Design engineers surely will feel some heat from the current financial liquidity crisis, even assuming the proposed bailout plan is enacted and has a positive effect. It will be hard, particularly in the short-term, for companies to raise capital. All companies are affected, but the hardest hit will be small, entrepreneurial firms that are burning cash. One area of concern could be the fledgling companies that are attempting to build a bioplastic industry in the United States. The Chief Operating Officer at Cereplast, a bioplastic startup in California, announced a decision to concentrate all manufacturing at a plant n Seymour, IN and focus sales activities on a smaller, targeted group of prospects. The move comes as Cereplast prepares for the second phase of a previously announced joint development agreements with Danone and Peugeot-Citroen. Big companies will also feel at least some pain. GE announced it will take on less debt in the fourth quarter to improve its financial liquidity. Less debt means less spending. Will that mean some slowdown in development of its aggressive wind energy program? We don’t know right now. GM is putting significant financial muscle into Chevy Volt even though its cash position is weak. GM is looking for federal help, possibly in the form of tax benefits, to ease purchasing of the Volt.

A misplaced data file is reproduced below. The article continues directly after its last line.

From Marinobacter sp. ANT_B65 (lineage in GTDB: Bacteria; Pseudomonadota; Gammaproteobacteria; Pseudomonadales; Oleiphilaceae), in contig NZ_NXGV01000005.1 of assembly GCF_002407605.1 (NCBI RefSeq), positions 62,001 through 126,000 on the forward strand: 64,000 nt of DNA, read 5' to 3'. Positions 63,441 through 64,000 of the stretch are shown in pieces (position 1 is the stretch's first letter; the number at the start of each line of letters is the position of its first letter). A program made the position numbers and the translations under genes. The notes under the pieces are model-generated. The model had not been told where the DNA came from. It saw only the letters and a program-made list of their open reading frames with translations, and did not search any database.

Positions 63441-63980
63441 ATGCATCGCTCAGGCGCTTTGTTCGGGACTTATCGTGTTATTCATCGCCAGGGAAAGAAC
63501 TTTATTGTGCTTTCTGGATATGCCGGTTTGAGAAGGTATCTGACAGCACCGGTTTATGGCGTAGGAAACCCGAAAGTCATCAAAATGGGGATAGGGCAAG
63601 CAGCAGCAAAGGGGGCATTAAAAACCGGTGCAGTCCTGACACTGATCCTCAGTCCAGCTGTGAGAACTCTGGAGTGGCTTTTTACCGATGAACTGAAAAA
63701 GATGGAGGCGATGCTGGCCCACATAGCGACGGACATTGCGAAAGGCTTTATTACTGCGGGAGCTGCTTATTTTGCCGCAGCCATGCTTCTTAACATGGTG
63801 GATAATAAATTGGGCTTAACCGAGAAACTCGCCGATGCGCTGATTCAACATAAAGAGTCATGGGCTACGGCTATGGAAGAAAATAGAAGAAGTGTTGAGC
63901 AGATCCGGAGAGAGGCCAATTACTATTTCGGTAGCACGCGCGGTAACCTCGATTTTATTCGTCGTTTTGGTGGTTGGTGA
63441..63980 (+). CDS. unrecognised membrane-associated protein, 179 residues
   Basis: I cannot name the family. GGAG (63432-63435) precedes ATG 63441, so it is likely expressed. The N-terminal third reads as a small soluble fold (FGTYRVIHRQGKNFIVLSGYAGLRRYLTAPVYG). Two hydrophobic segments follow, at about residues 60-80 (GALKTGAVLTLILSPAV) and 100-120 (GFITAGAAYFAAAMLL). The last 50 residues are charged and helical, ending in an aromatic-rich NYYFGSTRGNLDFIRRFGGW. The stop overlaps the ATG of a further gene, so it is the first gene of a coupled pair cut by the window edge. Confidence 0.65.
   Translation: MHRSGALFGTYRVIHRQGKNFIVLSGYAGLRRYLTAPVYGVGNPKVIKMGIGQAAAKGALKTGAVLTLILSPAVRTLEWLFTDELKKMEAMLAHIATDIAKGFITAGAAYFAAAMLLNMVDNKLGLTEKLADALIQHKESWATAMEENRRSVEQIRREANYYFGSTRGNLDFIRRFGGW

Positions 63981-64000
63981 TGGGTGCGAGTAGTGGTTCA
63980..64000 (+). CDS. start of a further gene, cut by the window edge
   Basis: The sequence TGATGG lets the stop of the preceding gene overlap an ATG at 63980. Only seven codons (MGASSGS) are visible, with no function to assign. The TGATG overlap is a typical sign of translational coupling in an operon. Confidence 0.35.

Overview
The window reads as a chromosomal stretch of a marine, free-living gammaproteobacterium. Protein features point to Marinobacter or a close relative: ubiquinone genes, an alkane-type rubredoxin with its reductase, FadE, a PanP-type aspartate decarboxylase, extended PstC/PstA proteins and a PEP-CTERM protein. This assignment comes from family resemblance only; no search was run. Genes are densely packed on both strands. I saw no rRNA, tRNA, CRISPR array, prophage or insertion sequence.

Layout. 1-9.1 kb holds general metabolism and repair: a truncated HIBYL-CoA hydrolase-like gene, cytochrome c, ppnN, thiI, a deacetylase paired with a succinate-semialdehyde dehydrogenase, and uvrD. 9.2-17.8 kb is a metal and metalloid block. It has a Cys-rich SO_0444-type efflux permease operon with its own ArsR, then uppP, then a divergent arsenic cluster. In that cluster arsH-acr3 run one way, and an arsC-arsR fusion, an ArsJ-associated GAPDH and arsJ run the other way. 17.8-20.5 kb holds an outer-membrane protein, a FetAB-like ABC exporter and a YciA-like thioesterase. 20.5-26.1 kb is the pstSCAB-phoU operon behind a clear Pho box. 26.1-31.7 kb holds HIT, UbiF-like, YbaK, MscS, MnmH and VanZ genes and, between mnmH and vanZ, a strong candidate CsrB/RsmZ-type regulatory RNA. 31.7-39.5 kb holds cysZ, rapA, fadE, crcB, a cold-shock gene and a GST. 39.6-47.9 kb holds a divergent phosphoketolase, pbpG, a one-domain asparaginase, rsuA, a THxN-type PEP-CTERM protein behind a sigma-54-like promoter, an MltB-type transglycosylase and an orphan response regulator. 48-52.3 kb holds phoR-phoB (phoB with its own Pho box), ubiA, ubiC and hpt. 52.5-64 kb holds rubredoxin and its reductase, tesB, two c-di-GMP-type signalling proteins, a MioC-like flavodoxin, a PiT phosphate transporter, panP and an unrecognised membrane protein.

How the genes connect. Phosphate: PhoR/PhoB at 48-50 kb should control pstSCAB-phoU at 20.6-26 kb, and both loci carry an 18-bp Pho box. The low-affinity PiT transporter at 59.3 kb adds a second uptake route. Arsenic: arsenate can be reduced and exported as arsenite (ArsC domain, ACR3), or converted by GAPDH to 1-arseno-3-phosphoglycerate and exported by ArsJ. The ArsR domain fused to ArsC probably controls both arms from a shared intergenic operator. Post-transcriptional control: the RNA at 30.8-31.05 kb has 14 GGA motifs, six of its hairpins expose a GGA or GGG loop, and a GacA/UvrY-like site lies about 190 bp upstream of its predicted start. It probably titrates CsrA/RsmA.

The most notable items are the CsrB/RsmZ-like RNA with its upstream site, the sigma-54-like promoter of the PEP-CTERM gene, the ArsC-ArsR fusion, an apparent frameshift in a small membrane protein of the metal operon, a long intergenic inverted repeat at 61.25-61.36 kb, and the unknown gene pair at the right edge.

Producing high-quality end-production metal parts with additive manufacturing for applications like aerospace and medical requires very tightly controlled processes and materials. New standards and guidelines for machines and processes, materials, and printed parts are underway from bodies such as ASTM International.
Although plastics make up only about 11% of all US municipal solid waste, many are actually more energy-dense than coal. Converting these non-recycled plastics into energy with existing technologies could reduce US coal consumption, as well as boost domestic energy reserves, says a new study.
This year's Dupont-sponsored WardsAuto survey of automotive designers and other engineers shows lightweighting dominates the discussion. But which materials will help them meet the 2025 CAFE standards are not entirely clear.
Artificially created metamaterials are already appearing in niche applications like electronics, communications, and defense, says a new report from Lux Research. How quickly they become mainstream depends on cost-effective manufacturing methods, which will include additive manufacturing.
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